Cairo University President Mohamed al-Khosht announced on Sunday that the National Cancer Institute has resumed full operations two weeks after it was damaged in a deadly car bomb explosion that left 22 dead and dozens injured. The institute was shut down and its patients were transferred to other hospitals in the area immediately following the August 4 blast. Khosht said that in addition to the repairs, long-needed renovations are also underway to improve medical services at the facility.
Established in 1969 on the Nile Corniche road in central Cairo, the National Cancer Institute is a state-subsidized health facility that provides medical care for thousands of patients. With few alternatives, the damage from the blast left many worried about their prospects for treatment.
Yet the institute has been steadily deteriorating for years, with its medical services and research capabilities — and even some of its physical structures — in a state of disrepair long before the car bomb attack.
One half of the institute, the south building, has been out of use for nearly a decade. It was abandoned and had its walls torn down in 2010 after a report found its structural columns had dangerously weakened due to faulty construction. The institute is also drastically underfunded, operating on a budget four times smaller than what it requires, according to a former dean of the facility. Meanwhile, the number of patients seeking treatment more than doubled between 1999 and 2009 and continues to grow, putting further strain on the facility’s already limited resources.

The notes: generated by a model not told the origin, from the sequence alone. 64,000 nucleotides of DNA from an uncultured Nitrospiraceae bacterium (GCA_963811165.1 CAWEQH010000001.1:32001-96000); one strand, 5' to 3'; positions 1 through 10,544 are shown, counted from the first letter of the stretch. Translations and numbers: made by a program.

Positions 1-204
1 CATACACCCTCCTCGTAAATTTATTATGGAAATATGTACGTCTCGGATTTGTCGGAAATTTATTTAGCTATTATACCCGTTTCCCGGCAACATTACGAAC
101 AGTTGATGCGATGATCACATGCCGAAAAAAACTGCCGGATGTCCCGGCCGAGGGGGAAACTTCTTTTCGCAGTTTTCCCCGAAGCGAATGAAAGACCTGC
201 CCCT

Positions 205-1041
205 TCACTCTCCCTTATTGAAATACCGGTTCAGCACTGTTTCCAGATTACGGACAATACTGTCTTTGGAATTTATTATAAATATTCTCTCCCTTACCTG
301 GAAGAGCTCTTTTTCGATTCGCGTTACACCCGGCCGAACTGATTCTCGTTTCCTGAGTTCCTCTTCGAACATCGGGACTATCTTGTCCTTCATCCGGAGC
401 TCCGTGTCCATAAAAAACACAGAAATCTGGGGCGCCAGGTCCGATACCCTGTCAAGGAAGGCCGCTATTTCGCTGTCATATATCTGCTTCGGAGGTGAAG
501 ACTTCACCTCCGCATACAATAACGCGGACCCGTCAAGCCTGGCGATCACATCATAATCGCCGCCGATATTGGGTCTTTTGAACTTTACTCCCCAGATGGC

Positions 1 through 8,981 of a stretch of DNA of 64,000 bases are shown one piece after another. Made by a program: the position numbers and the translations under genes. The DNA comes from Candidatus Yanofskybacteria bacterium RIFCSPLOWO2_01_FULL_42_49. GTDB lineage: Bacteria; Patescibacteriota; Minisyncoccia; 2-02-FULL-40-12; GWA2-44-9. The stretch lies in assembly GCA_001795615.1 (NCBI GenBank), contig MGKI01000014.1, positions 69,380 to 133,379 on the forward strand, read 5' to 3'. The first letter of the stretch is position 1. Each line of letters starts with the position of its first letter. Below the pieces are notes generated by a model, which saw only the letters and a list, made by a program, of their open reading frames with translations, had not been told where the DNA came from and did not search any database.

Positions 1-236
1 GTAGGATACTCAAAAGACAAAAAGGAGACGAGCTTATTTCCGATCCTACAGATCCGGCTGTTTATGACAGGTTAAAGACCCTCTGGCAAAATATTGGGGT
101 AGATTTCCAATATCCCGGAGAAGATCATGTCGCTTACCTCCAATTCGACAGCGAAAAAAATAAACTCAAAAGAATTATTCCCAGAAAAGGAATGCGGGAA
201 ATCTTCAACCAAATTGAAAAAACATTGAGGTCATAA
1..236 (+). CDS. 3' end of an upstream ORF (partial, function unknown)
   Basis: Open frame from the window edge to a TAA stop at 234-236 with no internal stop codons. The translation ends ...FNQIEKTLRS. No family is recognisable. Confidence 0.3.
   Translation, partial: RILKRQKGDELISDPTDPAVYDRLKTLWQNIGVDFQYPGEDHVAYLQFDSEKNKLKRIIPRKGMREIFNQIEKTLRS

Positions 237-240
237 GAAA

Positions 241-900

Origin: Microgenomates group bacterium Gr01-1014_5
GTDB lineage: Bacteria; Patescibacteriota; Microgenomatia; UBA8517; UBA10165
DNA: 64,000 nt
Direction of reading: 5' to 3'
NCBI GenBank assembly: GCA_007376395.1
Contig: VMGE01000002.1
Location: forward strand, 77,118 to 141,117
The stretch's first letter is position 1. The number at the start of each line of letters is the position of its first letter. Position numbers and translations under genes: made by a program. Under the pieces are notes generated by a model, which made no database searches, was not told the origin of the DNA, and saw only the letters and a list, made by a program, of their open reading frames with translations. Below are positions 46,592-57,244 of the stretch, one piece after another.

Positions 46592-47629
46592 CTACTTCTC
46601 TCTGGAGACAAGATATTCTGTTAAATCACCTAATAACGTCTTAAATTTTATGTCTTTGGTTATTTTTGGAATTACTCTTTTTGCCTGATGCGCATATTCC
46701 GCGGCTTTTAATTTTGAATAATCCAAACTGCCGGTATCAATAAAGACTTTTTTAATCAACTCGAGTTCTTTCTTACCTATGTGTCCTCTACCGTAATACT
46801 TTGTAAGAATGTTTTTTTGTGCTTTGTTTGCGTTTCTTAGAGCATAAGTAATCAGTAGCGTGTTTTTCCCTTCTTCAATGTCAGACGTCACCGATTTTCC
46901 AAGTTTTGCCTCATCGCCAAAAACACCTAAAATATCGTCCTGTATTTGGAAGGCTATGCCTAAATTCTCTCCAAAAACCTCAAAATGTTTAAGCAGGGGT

Over the past decade, complaints by patients over their treatment at the institute are widespread in newspaper accounts. Patients have complained about the quality of care, government red tape, equipment breakdowns, and for those who live outside the capital, the hassle of having to travel to Cairo for treatment.
This wasn’t always the case.
In 1999, the opposition newspaper Al-Araby published an article that tracked several stages in the history of the institute since its founding half a century ago as one of the county’s premier medical institutions and scientific research centers. The institute founded a cancer research center in 1971, and two years later, began to use more innovative iridium needles in treatment, and established a laboratory for cellular diagnostics. The institute also organized scientific conferences and published a scientific journal specializing in oncology. In 1988, the first bone marrow transplant in Egypt was performed at the institute for an acute leukemia patient. According to the former dean of the institute, Sherif Omar, the institute was able to meet the needs of its 120,000 patients.
Throughout most of the 1990s, news coverage of the institute was relatively positive, with commentary on its various treatment plans, and its role in helping organize scientific conferences on oncology. Yet news coverage over the past 20 years indicates that the institute has been steadily declining, with patient complaints becoming increasingly common.
An internal performance review in 2010 found that the institute treated approximately 200,000 patients per year between 2002 and 2010. They included approximately 20,000 new patients and 185,000 patients returning for periodic follow-up treatment each year. Around 10,000 patients received treatment each year in the institute’s department of internal medicine. The institute provided free treatment to 82% of the patients, while the remaining 18% were covered by private health insurance programs.
During this eight-year period, the institute received LE40 million in state funding annually, a sum that barely covered 30% of its expenses. Private donations ranged from LE35 million to LE40 million a year, leaving the institute to cover the rest of its expenses with the fees of non-subsidized patients, according to statements by the former dean of the institute, Alaa Haddad, in 2012. At the time, Haddad said the cost of treating a breast cancer patient was around LE120,000 per year, while the cost of treating a leukemia patient ranged from LE50,000 to LE100,000 per month.